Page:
Use of artificial substrata by introduced and cryptogenic marine species in Paranaguá Bay, southern Brazil

  • Neves C
  • Rocha R
  • Pitombo F
 et al. 
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Abstract

Ports are important locations for the introduction of marine species, while marinas and pontoons often serve as secondary habitats for these species. In a marina near Paranaguá Port, a major international port in southern Brazil, the encrusting community was studied to (i) identify possibly introduced species, and (ii) examine the use of artificial substrata by these species. Samples (20 x 20 cm) were taken from fibreglass floats (boardwalks and boat hulls) and concrete columns. A total of 85 species were found of which 50 were classified into three categories: four introduced, 33 cryptogenic and 13 native. The introduced species were the hydrozoan Garveia franciscana (on floats, boats and submerged concrete), the polychaete Polydora cornuta (more abundant on floats and submerged concrete) and the barnacles Amphibalanus reticulatus (equally abundant on the three substrata) and Striatobalanus amaryllis (only on floats and submerged concrete). Organisms were most abundant on floating boardwalks, while species richness and composition were similar to that on boat hulls (32 and 37, respectively), which are an important vector for intraregional transport. All substrata supported at least three of the four introduced, and many of the cryptogenic species. The proportion of introduced to the total number of species was greater than observed in other ports. This demonstrates that the introduction potential is great in Paranaguá Bay, especially considering that this study was restricted to one site and sampled only hard substrata. None of the introduced species has yet been identified as invasive, but all are generalists with respect to substratum, indicating their invasive potential. The ability to colonise stable concrete walls shows that they could also colonise the natural granite rocky substrata in the bay, and the ability to colonise floating surfaces indicate their capability of spreading in the region on the hulls of recreational boats.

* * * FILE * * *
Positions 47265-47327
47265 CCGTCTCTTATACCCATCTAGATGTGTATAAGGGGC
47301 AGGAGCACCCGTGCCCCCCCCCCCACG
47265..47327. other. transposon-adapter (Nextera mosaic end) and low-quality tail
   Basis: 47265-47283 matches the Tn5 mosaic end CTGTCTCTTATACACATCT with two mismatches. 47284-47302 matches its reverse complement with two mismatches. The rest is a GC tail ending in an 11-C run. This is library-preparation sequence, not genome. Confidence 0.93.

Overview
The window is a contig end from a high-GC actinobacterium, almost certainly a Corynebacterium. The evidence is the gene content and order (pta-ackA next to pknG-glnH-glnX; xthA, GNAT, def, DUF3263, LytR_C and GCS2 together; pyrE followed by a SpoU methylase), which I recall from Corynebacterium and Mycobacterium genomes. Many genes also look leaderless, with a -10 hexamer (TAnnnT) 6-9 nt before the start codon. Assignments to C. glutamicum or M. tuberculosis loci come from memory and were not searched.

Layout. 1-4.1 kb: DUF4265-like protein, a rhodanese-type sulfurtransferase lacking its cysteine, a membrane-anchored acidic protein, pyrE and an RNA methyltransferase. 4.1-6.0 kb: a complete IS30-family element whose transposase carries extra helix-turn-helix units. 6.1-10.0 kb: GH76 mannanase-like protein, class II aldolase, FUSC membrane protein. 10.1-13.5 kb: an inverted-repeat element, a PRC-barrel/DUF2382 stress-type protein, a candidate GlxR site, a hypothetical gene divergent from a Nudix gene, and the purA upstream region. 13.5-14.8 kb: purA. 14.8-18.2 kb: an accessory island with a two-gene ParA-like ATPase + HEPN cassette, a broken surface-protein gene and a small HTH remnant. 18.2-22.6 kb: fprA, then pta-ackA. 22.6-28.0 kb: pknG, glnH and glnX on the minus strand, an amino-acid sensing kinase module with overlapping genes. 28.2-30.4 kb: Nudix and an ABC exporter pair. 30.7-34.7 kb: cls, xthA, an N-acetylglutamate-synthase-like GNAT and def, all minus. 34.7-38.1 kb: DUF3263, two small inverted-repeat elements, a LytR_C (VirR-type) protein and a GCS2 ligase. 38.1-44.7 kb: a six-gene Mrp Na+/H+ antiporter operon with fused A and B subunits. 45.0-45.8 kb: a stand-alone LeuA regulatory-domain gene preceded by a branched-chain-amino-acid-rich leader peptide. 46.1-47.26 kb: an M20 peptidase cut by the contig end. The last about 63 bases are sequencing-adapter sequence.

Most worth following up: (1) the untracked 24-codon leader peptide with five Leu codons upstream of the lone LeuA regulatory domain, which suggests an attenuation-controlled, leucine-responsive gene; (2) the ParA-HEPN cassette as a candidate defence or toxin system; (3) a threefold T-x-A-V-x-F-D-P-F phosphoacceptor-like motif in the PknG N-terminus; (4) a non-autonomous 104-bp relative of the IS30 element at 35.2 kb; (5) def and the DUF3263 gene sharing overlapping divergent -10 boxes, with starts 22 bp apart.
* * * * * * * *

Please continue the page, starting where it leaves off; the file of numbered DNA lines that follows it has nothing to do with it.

Author-supplied keywords

  • Artificial substrata
  • Biofouling
  • Cryptogenic species
  • Habitat selection
  • Marine bioinvasions
  • Non-native species

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Authors

  • James RoperFederal University of Paraná

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  • Carolina Somaio Neves

  • Rosana Moreira Rocha

  • Fabio Bettini Pitombo

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